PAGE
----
Tom Canning | Buried Secrets

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Rock: Progressive Rock Jazz: Jazz-Rock Moods: Type: Improvisational
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Buried Secrets

by Tom Canning

Progressive rock/jazz fusion, from veteran keyboardist/writer/producer Tom Canning. All-star band includes Reggie Hamilton & Greg Rzab, bass; Curt Bisquera, drums; Arno Lucas, percussion; and Leslie Smith, vocals.
Genre: Rock: Progressive Rock
Release Date: 

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  Song Share Time Download
1. Masqualero
4:39 $0.99
2. Stage Right
3:26 $0.99
3. Black and Blues
6:38 $0.99
4. Time Machine
6:47 $0.99
5. When We Were Young
4:04 $0.99
6. Buried Secrets
6:00 $0.99
7. I'll See You In My Dreams
5:14 $0.99
8. Interesting Friends
4:42 $0.99
9. Nuthin' Left of You
4:53 $0.99
Downloads are available as MP3-320 files.


Album Notes
Tom Canning writes:
Here are some "liner notes" that I've written for the album. My deepest thanks to all the incredible musicians who participated in this recording--it wouldn't be anything without their fantastic contributions.


1. MASQUALERO -- A Wayne Shorter composition. Originally recorded in 1967 on Miles Davis’ "Sorcerer" album. As some may know, I was honored and privileged to play with Wayne, along with Gary Willis and Tom Brechtlein, on a world tour, 1985-86. I could write a lot about just that, but for now, suffice it to say that, in my opinion, Wayne is and remains the most important jazz composer of the past fifty years.
That being said, I don’t know whether he will care for this setting of “Masqualero”. The obvious groove reference is Led Zeppelin’s “When The Levee Breaks” (and even includes a segment of the original Zeppelin arrangement). Using the Axis remote keyboard and wah-wah, I have attempted a bluesy, almost Middle-Eastern approach to the melody and solo;

2. STAGE RIGHT – A recent composition, with some Cecil Taylor-isms showing up here in the Rhodes melody/solo. Cecil, now 87 years old, is a ferocious iconoclast whose piano playing and music, of course, is not for everyone. But I think he is a tremendous creative being, and a true force of nature.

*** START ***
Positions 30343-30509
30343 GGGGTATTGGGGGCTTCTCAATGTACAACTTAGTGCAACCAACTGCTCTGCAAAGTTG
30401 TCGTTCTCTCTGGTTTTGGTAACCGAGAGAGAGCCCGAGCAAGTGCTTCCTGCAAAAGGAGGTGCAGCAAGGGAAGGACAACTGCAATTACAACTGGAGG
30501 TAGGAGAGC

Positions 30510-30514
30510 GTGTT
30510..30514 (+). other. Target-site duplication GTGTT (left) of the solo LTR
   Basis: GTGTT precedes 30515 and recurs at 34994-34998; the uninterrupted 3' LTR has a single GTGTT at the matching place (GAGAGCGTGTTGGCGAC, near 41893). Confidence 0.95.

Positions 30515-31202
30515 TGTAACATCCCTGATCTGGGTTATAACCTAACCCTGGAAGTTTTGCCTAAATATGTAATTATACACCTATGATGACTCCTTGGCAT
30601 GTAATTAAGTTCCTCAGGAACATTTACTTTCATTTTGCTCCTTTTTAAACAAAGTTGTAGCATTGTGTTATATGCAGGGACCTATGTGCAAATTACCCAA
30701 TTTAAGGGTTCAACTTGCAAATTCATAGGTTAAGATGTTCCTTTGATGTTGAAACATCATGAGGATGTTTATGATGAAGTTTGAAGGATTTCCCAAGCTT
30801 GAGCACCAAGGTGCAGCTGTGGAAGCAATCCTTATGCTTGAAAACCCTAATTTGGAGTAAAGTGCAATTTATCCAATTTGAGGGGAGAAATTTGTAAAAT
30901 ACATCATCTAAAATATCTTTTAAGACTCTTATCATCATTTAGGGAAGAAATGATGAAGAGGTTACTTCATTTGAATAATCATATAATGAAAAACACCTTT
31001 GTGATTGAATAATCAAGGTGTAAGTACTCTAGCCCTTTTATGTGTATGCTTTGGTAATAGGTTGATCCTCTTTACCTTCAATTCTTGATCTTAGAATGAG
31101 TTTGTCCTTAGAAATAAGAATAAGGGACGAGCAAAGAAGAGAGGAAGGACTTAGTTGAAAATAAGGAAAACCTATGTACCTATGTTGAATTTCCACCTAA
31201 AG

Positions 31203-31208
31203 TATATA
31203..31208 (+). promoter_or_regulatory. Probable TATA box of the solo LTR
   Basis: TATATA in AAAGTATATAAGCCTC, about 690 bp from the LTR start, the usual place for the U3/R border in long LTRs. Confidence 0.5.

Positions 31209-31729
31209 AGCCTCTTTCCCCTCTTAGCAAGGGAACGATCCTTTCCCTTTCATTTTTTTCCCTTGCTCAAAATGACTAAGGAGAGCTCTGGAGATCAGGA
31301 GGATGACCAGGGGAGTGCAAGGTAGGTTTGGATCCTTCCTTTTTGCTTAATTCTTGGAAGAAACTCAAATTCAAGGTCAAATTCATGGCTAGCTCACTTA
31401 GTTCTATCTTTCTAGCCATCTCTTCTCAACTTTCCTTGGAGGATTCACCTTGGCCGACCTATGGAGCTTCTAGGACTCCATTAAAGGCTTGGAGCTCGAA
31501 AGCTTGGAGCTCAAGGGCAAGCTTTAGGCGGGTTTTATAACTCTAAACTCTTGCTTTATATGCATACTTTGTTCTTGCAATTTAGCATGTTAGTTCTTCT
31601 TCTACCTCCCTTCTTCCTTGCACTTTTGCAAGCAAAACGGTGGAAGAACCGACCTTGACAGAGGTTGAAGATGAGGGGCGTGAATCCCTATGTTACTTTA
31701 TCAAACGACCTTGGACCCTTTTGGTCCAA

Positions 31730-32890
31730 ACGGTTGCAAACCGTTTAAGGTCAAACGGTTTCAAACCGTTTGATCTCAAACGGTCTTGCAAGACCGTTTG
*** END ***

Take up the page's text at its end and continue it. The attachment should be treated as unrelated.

Dig Reggie and Kirkee-B on the “JB” bridge—sick groove! And a huge shout-out to my bros Greg Rzab and Jay Davenport, who lit a fire of inspiration under this one (and a couple others as well);

3. BLACK AND BLUES – Written with Al Jarreau and Jay Graydon, and originally recorded in 1983 on the "Jarreau" album. Basically, it’s a blues shuffle with some hipster changes in the bridge. I slowed it down, added a new section (the intro and outro). The Axis solo gets kind of wild--knowing what i now ( 2016) know, I would have taken a more deliberates approach. However, i still dig that way-down-in-it fuzzed-out "Hound Dog Taylor" vibe that also shows up.....
Theodore Roosevelt “Hound Dog” Taylor (1915-1975) was a primitive genius whose raw, ragged overdriven rhythm and slide guitar work went largely unnoticed outside the blues community during his lifetime. His influence can be heard today in such groups as The White Stripes,The Black Keys and many others;

4. TIME MACHINE – This is a definitive “Buried Secret”. I wrote and performed it over twenty years ago (as Mr. Philippe Rault will confirm), and revisited it when this album began to take shape. I expanded on the original idea, adding the double-time jam at the end (with the very obvious “Third Stone From The Sun” influence).
The brief sound design at the end of the song is influenced by the work of 20th Century composers Gyorgi Ligeti and Iannis Xenakis. Some of their most defining compositions were written fifty years ago; and yet, to me, that music sounds as radical as ever, and light-years ahead of a lot of what is now passing for “serious” composition;